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Much of the coverage of the USS Lassen's maneuver near the Subi reef in the South China Sea presented the operation as a challenge to Chinese maritime claims and island-building operations. But in fact there are two quite distinct legal issues at play. The first is the traditional U.S. interpretation of the right of innocent passage (even by warships) through territorial waters. The UN Convention on the Law of the Sea provides that military vessels can transit territorial waters provided that they do so expeditiously and without engaging in most military actvities, such as firing weapons or engaging in surveillance. China has often contested the U.S. interpretation of innocent passage.
The second, and much more sensitive issue, is whether a feature like the Subi reef, which China has built up through dredging operations, is entitled to any territorial waters at all. As Timothy Choi points out, if the Lassen behaved as if it were engaged in innocent passage, that would effectively acknowledge that the reef generates territorial waters:
[I]n order for the USN to send the unequivocal message that it saw the 12 NM around Subi Reef as high seas, it had to have carried out at least one of those activities. Else, its transit would have been identical in form to that of an innocent passage, which is only required for territorial waters. Carrying out such a transit would therefore legitimize, or at least be viewed as legitimizing, the Chinese claim that Subi Reef has a 12 NM territorial sea. In so doing, Lassen’s voyage, far from contesting the Chinese position, would actually reinforce it by behaving in the same way it would have to in an actual territorial sea.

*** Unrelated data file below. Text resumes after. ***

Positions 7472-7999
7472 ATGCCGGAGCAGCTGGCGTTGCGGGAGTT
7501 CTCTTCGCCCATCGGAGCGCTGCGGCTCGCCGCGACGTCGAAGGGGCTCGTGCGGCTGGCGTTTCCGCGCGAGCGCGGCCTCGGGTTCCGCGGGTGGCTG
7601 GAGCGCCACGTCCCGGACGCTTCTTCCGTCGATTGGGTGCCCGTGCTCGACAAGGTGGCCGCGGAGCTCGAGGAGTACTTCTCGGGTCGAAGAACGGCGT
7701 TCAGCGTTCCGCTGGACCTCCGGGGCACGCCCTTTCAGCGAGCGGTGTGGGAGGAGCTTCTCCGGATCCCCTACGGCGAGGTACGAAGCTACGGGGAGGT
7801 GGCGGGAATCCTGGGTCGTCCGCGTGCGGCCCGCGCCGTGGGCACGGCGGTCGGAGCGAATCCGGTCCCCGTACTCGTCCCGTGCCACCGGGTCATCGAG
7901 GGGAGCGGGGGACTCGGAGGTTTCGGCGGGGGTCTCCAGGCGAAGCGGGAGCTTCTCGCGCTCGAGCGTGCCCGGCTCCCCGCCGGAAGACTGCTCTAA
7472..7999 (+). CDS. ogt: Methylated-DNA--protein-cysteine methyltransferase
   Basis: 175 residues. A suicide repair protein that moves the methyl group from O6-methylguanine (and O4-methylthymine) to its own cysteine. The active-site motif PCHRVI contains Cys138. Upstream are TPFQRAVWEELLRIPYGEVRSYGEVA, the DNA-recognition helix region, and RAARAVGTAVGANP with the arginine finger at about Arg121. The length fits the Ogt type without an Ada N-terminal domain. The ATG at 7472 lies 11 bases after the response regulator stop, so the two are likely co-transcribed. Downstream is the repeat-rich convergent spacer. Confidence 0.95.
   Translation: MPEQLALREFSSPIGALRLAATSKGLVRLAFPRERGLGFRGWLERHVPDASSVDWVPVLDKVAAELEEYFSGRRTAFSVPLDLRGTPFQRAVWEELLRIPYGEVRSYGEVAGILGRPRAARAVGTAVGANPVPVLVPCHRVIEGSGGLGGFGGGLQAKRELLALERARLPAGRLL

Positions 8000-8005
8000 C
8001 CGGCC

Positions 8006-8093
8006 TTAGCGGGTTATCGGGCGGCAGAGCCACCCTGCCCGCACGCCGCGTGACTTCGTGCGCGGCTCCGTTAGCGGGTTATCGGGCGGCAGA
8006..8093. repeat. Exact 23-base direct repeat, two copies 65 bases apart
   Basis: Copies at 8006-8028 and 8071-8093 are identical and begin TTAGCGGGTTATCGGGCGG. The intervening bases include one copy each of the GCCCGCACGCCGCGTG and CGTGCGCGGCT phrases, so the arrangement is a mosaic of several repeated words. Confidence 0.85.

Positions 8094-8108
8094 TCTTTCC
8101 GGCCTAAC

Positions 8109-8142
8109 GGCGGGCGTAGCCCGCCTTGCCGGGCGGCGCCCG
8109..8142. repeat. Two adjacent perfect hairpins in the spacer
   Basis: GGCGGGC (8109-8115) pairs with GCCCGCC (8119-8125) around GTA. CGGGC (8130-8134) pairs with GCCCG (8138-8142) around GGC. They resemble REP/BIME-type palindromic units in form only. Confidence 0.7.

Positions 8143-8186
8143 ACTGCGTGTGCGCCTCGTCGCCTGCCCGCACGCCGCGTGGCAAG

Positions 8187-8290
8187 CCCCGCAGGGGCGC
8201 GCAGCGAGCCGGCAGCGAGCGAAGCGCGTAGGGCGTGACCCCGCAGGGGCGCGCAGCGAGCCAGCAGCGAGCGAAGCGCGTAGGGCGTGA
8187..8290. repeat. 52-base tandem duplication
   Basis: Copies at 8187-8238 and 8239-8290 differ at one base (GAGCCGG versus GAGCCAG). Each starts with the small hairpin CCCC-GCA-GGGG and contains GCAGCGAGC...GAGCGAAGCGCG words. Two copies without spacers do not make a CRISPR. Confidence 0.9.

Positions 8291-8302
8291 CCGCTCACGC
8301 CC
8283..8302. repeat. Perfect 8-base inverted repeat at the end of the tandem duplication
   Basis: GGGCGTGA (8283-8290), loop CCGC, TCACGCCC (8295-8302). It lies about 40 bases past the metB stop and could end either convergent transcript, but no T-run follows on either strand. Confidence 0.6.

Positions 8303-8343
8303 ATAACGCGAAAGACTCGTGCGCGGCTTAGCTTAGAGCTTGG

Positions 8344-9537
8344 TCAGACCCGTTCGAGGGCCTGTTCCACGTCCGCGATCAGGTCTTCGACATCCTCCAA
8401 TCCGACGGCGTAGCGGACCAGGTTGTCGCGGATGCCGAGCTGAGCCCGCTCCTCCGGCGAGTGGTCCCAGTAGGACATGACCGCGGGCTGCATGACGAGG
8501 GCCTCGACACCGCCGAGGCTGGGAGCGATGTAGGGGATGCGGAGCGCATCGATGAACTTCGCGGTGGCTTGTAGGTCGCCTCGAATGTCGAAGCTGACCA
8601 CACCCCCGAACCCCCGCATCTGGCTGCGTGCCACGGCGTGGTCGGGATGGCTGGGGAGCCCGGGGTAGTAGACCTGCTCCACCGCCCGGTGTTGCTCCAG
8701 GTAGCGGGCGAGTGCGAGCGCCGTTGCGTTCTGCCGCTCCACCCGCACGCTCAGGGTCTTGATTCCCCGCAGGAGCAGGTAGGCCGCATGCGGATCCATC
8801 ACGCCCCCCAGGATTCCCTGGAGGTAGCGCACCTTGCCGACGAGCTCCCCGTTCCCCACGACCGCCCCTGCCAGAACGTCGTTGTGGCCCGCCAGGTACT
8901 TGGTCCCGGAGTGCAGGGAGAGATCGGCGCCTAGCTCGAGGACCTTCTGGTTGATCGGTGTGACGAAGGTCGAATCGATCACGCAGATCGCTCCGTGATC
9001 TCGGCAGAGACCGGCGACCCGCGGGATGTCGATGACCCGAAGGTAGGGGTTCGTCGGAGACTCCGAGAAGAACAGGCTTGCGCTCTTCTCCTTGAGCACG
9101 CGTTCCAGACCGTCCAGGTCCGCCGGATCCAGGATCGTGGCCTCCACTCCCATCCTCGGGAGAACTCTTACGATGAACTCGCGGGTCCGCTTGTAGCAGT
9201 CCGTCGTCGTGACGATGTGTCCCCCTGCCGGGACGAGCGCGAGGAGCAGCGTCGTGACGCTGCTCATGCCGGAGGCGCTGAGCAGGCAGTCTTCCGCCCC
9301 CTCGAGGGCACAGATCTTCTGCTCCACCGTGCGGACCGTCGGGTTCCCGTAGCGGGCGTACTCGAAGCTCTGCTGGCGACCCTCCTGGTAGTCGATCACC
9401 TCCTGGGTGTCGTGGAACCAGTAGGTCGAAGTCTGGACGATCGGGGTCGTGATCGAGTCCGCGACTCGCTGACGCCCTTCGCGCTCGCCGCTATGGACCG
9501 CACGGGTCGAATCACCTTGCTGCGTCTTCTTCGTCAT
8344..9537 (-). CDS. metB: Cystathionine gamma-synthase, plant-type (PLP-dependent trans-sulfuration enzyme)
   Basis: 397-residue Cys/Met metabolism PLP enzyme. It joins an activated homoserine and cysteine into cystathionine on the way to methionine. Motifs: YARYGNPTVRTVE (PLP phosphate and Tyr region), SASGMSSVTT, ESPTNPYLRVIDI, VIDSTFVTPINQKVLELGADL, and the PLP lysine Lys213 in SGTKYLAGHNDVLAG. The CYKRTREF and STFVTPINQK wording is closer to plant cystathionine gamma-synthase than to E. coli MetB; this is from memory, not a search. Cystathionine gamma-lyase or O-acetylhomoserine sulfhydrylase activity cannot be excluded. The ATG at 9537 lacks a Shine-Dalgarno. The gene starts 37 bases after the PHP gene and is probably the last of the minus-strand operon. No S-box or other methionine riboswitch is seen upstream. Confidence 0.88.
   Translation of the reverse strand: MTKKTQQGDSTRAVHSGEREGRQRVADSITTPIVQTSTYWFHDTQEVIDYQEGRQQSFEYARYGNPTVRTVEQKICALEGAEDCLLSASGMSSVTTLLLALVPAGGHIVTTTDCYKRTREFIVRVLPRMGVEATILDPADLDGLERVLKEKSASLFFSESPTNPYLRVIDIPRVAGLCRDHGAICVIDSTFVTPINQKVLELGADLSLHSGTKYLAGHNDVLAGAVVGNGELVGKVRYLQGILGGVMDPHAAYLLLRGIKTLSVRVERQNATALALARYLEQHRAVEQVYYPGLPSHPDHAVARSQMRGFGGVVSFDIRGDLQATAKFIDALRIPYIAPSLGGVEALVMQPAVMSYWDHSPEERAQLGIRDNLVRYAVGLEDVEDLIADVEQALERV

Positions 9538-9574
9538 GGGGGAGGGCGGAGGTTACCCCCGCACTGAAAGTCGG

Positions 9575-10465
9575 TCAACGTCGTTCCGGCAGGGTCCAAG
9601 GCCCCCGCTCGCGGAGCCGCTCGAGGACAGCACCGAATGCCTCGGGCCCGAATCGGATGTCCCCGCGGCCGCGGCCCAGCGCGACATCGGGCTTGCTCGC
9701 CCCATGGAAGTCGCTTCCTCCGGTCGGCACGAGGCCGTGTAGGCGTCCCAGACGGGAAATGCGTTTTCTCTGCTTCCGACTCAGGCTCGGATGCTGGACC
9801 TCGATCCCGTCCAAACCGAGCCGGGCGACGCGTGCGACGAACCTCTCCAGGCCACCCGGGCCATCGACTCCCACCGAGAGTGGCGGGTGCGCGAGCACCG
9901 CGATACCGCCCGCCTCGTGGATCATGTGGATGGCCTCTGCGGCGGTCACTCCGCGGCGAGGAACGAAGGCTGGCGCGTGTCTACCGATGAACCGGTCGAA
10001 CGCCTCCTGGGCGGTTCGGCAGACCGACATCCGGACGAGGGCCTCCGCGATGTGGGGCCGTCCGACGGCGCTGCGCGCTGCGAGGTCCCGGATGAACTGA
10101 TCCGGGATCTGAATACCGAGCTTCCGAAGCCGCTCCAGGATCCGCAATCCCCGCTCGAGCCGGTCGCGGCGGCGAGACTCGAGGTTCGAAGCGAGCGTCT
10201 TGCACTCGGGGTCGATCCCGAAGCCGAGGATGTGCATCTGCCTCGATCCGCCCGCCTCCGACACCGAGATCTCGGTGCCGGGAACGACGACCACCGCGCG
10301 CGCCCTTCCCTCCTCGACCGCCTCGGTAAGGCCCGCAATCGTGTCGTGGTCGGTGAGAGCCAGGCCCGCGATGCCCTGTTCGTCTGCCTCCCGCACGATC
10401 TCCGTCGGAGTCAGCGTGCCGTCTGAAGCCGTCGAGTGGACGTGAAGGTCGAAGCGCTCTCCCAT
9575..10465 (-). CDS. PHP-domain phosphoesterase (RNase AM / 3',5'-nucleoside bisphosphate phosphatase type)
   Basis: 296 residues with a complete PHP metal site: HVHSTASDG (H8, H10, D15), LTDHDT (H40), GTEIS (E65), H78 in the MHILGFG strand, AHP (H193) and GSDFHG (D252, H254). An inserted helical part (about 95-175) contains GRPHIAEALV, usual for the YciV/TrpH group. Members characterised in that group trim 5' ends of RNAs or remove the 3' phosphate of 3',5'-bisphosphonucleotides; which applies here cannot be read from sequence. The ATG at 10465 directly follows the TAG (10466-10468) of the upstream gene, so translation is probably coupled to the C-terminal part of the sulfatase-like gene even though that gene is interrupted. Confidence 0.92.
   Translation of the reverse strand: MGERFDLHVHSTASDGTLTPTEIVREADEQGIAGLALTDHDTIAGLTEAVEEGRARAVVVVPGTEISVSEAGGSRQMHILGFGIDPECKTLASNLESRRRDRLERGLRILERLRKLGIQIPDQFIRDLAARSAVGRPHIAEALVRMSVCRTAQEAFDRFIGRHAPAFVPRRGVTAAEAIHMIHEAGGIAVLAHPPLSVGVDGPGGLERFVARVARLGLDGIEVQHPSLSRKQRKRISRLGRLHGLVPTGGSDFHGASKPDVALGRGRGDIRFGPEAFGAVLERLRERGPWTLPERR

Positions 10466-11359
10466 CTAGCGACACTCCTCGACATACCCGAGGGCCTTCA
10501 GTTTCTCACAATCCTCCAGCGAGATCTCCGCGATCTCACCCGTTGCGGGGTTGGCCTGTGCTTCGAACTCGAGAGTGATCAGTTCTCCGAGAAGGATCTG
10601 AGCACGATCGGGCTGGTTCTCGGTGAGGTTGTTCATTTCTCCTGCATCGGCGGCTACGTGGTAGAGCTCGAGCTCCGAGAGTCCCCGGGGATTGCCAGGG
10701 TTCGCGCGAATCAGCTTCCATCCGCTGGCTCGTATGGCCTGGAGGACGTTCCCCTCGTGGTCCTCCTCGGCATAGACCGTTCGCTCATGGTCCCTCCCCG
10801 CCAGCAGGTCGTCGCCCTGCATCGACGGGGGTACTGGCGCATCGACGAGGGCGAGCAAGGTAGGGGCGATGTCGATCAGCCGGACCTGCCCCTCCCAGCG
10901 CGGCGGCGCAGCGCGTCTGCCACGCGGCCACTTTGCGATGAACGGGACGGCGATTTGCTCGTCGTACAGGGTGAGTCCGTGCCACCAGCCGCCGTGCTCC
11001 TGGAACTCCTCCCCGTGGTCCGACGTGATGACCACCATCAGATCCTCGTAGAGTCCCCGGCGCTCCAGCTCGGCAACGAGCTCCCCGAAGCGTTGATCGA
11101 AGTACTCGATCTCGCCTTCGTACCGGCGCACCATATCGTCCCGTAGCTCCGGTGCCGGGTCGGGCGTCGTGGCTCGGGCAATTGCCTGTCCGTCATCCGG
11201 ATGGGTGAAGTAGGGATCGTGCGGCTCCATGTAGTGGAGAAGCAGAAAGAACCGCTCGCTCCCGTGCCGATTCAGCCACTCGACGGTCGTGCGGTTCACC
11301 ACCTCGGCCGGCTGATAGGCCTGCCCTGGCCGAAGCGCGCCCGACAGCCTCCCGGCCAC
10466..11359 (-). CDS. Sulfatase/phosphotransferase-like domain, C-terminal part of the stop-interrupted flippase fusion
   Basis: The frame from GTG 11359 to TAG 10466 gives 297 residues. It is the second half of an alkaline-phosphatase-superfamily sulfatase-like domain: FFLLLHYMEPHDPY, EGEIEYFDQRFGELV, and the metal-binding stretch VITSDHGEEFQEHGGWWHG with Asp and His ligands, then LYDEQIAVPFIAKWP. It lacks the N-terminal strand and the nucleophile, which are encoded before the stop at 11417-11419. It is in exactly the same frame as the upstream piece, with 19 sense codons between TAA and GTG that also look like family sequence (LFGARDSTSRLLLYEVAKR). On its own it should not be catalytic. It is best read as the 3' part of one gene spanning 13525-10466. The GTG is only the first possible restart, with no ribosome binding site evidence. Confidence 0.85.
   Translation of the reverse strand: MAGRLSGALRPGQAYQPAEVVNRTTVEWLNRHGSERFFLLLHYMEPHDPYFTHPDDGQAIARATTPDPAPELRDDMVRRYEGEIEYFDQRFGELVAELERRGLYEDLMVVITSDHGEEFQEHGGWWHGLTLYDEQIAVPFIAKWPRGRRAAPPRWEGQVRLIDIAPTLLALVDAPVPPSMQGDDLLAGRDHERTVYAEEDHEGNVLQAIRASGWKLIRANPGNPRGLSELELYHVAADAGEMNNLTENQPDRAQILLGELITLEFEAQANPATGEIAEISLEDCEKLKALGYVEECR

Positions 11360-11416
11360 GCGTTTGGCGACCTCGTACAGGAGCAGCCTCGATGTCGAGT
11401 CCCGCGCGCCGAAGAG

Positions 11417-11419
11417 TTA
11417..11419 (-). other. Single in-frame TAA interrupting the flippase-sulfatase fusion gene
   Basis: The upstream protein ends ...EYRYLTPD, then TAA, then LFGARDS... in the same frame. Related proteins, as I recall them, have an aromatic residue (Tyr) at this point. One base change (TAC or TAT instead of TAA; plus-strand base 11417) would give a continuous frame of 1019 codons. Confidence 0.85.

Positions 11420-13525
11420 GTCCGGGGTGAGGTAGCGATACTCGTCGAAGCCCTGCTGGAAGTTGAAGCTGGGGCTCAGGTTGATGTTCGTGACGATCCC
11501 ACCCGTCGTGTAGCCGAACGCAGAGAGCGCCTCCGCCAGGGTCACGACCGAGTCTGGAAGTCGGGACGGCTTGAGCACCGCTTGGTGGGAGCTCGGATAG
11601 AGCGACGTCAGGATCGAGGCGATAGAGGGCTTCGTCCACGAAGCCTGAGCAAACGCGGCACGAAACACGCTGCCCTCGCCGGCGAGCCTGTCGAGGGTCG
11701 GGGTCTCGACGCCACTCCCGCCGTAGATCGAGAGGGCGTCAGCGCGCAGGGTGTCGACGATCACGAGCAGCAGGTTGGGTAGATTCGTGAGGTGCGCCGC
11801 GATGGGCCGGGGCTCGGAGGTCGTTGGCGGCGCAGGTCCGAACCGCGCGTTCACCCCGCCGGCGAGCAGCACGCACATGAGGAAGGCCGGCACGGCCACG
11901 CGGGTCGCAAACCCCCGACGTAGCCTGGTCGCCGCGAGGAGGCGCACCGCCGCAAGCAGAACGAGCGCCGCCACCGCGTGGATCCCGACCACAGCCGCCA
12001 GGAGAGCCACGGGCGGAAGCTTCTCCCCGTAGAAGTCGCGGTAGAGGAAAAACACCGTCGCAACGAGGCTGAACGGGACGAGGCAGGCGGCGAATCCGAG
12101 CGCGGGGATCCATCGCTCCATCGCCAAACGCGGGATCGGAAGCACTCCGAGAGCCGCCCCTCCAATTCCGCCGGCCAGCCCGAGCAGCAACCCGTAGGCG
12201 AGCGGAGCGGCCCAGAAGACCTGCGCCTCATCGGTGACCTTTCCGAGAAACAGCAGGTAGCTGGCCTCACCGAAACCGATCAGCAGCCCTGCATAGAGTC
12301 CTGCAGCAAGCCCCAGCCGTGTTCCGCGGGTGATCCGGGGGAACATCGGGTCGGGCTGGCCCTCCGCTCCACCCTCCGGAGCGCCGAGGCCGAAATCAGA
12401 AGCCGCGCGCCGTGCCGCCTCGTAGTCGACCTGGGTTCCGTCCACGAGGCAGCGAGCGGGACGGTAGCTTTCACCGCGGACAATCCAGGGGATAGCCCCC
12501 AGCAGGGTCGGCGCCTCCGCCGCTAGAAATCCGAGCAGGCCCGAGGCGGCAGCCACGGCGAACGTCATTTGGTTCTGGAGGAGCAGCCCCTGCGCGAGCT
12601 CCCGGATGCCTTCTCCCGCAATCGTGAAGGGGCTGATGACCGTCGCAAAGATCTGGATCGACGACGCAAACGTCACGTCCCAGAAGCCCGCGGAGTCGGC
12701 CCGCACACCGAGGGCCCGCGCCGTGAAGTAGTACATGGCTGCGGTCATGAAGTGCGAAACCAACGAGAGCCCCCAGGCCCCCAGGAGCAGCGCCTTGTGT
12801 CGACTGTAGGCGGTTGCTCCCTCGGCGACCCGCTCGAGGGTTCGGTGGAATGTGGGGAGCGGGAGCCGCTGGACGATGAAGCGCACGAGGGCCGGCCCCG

In their post last week, Adam Klein and Mira Rapp-Hooper seemed confident that the Lassen's passage was a normal military operation that went beyond innocent passage. "The transit was almost certainly a normal military patrol, as opposed to an innocent-passage transit," they concluded, "because it included a surveillance aircraft in addition to the destroyer. Surveillance inside of 12 nautical miles is inconsistent with innocent passage." But the evidence that the United States engaged in surveillance seems uncertain at this point. At least on the accounts I've seen, it's not clear that a U.S. surveillance craft actually flew within twelve miles of the reef. Nor is it apparent that the Lassen itself engaged in surveillance or other activities prohibited during innocent passage. All of which suggests that the United States may be choosing to leave the scope of its challenge to Chinese claims ambiguous.